Wednesday, November 26, 2008

History Moans

Michael Medved has written a history book, and his latest article is a plug for it. It does happen to be timely as it is apparently about the 10 great lies of American History. Lie Number One deals with our treatment of the Indians; I think he lets us off the hook a little to easily, but his argument at least is within the realm of history.

Lie number two is that our country was built on the backs of slaves.
While slavery represented an undeniable horror in our nation's early history, the slave population never exceeded 20% of the national total (amounting to 12% at the time of the Civil War). This means that at least 80% of the work force remained free laborers.

The claim that our forefathers built America "on the backs of slaves" rests on the idiotic idea that involuntary servitude proved vastly more productive than free labor. In fact, the states dominated by the slave economy counted as the poorest, least developed in the union — providing the North with crushing economic superiority that brought victory in the War Between the States.

Of more than 20 million Africans taken from their homes in chains, at most 3% ever made their way to the territory of the United States (or the British colonies preceding our nation). Americans played no part in establishing the once-universal institution of slavery but played a leading, outsize role in bringing about its abolition.
1. 80% of the work force remaining free laborers only works if you assume the entire American Population to be laborers. I'm sure managing a plantation was a lot of work; but not sure you can equate the two.

2. The claim that America was built on the backs of slaves does not rest on the theory that slaves are more efficient than free workers.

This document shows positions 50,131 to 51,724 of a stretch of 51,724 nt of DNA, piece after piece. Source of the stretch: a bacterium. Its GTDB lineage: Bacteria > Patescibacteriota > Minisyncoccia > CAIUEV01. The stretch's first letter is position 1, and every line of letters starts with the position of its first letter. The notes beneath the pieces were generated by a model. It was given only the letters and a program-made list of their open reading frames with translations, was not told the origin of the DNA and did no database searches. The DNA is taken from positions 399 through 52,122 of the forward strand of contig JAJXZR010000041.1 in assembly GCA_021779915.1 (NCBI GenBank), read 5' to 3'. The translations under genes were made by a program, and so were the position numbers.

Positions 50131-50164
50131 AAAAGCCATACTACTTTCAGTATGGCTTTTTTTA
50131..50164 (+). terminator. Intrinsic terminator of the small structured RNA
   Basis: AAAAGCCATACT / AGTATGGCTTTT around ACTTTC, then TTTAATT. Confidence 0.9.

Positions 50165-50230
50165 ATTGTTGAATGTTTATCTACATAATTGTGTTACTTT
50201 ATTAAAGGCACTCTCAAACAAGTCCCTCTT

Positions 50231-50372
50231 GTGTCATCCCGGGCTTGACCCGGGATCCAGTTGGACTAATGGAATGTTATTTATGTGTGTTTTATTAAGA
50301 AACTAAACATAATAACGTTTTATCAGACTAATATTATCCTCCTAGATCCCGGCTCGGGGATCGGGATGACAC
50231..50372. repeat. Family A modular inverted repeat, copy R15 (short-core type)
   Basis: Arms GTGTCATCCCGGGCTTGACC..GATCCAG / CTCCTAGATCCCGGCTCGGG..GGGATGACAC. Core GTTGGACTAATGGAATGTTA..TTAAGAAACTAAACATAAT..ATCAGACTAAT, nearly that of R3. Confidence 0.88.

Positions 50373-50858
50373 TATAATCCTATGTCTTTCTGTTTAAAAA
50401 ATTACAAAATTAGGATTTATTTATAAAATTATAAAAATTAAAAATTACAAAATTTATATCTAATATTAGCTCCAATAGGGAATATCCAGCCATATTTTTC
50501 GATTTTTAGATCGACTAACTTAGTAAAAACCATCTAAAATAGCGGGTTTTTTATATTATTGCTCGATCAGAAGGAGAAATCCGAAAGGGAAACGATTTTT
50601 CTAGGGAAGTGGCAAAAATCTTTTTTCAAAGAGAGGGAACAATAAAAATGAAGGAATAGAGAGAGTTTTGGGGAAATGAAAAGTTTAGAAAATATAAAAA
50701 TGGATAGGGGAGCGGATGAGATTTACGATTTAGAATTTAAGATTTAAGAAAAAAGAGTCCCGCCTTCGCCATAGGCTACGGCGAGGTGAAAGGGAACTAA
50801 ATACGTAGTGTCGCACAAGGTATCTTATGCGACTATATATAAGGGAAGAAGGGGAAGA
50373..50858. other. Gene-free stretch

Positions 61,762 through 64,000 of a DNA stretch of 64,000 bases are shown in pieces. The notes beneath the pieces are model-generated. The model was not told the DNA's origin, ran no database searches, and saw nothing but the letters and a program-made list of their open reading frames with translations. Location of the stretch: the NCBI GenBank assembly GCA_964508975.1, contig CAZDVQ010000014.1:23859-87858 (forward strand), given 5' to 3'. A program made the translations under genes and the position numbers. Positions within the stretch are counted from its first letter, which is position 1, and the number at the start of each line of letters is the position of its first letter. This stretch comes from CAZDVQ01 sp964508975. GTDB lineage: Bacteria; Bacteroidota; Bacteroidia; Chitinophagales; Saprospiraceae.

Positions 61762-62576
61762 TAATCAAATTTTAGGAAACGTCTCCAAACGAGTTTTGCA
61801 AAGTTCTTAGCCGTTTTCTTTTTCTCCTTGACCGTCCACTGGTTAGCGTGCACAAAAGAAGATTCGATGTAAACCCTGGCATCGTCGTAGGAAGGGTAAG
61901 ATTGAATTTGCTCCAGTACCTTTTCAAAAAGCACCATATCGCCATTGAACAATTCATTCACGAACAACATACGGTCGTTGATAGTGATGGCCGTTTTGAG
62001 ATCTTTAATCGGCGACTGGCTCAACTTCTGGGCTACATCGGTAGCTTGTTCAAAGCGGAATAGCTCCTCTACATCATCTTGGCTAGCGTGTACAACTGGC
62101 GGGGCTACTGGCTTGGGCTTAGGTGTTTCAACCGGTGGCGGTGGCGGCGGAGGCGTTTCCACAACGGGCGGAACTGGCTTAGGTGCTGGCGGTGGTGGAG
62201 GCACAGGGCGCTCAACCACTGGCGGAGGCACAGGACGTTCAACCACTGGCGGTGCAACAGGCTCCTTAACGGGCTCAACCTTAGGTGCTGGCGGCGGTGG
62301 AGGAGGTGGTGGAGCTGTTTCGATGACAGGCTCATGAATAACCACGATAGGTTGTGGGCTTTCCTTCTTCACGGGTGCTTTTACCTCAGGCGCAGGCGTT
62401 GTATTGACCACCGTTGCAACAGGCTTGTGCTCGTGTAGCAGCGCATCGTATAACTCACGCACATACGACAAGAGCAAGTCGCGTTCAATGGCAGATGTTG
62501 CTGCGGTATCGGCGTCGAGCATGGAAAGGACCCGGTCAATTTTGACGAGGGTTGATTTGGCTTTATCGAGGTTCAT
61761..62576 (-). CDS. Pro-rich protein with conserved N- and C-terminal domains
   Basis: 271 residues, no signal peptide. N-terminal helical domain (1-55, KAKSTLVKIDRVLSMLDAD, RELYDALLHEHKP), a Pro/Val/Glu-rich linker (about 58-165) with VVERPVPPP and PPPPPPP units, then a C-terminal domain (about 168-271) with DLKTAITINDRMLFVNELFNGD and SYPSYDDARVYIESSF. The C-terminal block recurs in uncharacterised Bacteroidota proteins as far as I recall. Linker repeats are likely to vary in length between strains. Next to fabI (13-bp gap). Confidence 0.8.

3. The southern states were underdeveloped technologically, but the northern states mills and factories were fed by raw materials extracted, in large part, by slaves picking cotton. The American Economy grew, as a whole, because of cheap materials, and slavery played a big part in keeping those materials cheap, before technological innovation made them less profitable.

4. The American South fought to preserve slavery while the North fought to preserve the Union. The only reason the Union played an outsize role in ending slavery is that we had played an outsize roll in preserving and expanding slavery; we had the most slaves. Once we got rid of slavery (during a bloody war in which Virginians, Georgians, Alabamans, Mississpians and others fought for the right to own human beings), well, our share of slavery had grown so large, and other civilized nations had abandoned the practice, that it was a significant drop in world slavery.

Anyway, just one of those things that gets under my skin. Michael Medved is a Conservative Pundit so his history is meant to prove his ideological points, not to actually determine what actually happened.

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